3 Reasons Why Businesses Fail — and How to Start a Business

Jay Goltz, in an article in The New York Times, lists down the major reasons for business failure.  He says that entrepreneurship is not for everyone.  One has to have the drive, tenacity, perseverance and personality to be a successful entrepreneur.  He also lists down tips in starting a business.  If you are thinking of starting a small business, read on.

People start businesses for all kinds of reasons. Some expect to get rich, some want to be their own boss, some want to follow their passion and some want to control their own destiny (or at least try). Many have one thing in common; they fail. More than half, depending on whose number you use and how much time you give it.

When I started my business in 1978, there was very little information out there on how to start, expand and operate a small business.

The world has changed. Today, there are countless magazines, Web sites, classes, organizations and consultants available to help the aspiring entrepreneur. Given all of these resources, the question arises: Why is the failure rate still so high? I believe there are three reasons.

First, many entrepreneurs learn to build a business the way some people learn to swim; they just jump in. They might have the basic skill, or even be very talented at the task at hand, whether it is baking or programming or candlestick making. What they lack is basic knowledge of marketing, management and accounting. Even though there are many resources available, they are too busy doing the task to learn how to do the basics. In this case, ignorance is not bliss; it is a ticking time bomb.

Bad management, bad accounting and ineffective marketing will suck the life out of a fledgling business if it is not corrected.

Second, not everyone is wired to be an entrepreneur — just as not everyone is wired to be a social worker, a lawyer, a salesman or an accountant. The success or failure of a business has less to do with the idea and more to do with personality, drive, skill set and tenacity. Businesses don’t fail, people do. In fact, the lessons learned may very well be the springboard to future success. There are many entrepreneurs who have had fabulous success after fabulous failure.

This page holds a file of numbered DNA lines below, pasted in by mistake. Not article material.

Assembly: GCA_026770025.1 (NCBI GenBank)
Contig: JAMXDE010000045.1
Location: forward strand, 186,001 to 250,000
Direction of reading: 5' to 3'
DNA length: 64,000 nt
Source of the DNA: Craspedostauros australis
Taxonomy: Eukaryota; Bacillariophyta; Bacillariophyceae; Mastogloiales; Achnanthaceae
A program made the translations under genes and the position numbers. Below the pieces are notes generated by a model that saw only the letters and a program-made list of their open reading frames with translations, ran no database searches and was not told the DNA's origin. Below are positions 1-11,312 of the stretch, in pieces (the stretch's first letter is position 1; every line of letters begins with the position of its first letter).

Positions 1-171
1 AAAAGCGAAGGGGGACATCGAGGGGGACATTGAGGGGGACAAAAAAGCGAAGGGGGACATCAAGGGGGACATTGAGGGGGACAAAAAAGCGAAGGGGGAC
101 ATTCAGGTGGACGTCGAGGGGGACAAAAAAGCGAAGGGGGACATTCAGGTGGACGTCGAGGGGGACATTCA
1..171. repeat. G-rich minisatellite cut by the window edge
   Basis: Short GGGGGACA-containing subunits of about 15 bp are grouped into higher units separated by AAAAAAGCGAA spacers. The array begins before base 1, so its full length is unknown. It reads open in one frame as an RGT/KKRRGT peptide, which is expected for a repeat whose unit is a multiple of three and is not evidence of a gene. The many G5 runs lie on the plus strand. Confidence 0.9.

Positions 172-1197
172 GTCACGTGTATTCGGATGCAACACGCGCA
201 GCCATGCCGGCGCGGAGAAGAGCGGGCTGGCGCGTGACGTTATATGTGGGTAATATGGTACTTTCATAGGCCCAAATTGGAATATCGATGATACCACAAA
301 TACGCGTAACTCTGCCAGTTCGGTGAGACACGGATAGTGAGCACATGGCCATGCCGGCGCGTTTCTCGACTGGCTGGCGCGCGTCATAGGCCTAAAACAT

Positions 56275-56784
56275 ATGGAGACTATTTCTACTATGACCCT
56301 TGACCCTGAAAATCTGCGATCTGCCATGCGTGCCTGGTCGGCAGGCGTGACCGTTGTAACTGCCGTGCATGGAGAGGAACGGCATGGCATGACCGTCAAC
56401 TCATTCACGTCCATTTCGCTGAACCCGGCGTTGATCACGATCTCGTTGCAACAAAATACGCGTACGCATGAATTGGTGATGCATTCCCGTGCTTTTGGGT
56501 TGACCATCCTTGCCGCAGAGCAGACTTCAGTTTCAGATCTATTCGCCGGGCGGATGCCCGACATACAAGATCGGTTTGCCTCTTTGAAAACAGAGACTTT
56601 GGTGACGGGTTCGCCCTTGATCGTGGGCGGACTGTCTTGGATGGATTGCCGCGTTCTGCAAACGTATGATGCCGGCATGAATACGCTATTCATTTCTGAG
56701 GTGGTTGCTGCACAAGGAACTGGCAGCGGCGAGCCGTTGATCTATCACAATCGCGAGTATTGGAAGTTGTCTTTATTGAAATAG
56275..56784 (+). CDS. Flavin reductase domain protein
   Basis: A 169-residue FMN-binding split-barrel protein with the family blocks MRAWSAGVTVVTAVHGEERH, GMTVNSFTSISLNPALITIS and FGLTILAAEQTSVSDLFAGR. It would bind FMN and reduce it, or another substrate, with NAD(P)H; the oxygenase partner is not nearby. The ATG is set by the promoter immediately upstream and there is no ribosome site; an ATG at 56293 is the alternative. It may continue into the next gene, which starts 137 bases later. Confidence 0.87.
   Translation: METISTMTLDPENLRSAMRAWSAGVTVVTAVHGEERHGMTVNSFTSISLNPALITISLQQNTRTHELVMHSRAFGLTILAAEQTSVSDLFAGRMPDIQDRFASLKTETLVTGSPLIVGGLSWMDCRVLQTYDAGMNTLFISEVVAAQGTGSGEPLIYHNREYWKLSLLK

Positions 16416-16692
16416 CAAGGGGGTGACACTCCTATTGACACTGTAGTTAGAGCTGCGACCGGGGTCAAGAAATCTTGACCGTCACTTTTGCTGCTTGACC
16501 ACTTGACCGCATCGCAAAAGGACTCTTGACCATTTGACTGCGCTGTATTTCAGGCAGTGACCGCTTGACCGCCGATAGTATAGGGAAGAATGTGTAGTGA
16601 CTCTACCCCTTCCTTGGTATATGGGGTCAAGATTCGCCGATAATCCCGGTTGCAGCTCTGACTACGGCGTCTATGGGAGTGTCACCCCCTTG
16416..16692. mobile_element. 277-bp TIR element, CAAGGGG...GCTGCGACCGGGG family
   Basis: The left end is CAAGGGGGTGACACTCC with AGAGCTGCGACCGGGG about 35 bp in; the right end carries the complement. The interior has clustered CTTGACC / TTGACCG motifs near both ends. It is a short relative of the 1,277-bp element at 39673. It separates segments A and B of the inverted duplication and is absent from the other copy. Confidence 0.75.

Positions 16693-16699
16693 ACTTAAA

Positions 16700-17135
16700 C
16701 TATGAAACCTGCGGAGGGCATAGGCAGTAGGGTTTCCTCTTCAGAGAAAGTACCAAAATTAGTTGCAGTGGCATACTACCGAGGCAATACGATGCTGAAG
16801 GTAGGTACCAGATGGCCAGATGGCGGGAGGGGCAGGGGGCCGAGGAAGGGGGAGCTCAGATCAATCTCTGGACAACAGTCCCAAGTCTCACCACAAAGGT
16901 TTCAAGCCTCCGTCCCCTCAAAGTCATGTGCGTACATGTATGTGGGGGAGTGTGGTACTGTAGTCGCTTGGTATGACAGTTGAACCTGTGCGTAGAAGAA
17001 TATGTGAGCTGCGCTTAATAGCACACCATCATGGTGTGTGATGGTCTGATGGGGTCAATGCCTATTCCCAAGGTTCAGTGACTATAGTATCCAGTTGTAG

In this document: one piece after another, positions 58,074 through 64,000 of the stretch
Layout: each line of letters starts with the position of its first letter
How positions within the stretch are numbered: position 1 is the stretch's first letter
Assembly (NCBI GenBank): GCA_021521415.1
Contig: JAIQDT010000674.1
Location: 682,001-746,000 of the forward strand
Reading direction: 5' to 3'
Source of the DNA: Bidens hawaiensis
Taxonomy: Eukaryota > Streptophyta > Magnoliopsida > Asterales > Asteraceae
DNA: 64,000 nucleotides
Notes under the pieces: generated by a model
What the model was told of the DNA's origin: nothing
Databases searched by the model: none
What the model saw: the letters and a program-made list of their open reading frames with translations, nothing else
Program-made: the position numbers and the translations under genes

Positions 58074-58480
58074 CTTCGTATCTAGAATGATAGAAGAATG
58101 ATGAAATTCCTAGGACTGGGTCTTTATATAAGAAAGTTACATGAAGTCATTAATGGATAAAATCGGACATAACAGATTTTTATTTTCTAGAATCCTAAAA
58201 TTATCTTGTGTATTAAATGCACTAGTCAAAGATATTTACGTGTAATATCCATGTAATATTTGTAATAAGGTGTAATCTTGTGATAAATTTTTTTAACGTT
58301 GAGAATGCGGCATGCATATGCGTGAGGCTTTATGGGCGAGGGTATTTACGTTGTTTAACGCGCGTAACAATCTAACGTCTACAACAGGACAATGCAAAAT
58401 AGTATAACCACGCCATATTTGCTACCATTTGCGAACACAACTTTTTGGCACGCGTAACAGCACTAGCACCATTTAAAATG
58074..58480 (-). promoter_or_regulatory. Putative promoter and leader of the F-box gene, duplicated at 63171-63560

Third, entrepreneurship is about risk. Sometimes it is calculated risk; sometimes it is a shot in the dark; sometimes it is delusional. Even the most experienced entrepreneurs cannot always predict what will work and what won’t.

So, what is the solution? There are things you can do to increase your odds of success. Learn enough about accounting to not be dangerous. You don’t have to become a C.P.A., but you should understand the income statement, the balance sheet, the difference between cash flow and profits, the basics of borrowing money and how to operate an accounting program.

Do a business plan so you can see how all of the working parts go together. Go to trade shows and talk to people in similar businesses in other cities where they might be more likely to give honest feedback.

Naivety in business will prove expensive. You will make mistakes, but make sure you can undo them. If you go into business with someone, make sure it is a strategic alliance, with a clear understanding of what skills each person brings to the party. Make sure your goals are aligned. Even so, it is still probably a mistake — not because you are friends but because it is unlikely that you will stay on the same page when the problems start, which they will. Have an agreement in place that will govern the process if you decide that you want to split up.

One more thing: Going into business is risky, treacherous and demanding. But it is also invigorating, rewarding and beautiful, when it works. It is a lot like nature — with violent hurricanes and beautiful sunsets. I am not sure that you choose to be an entrepreneur; it chooses you.

Photo by lydiacarsonlaw

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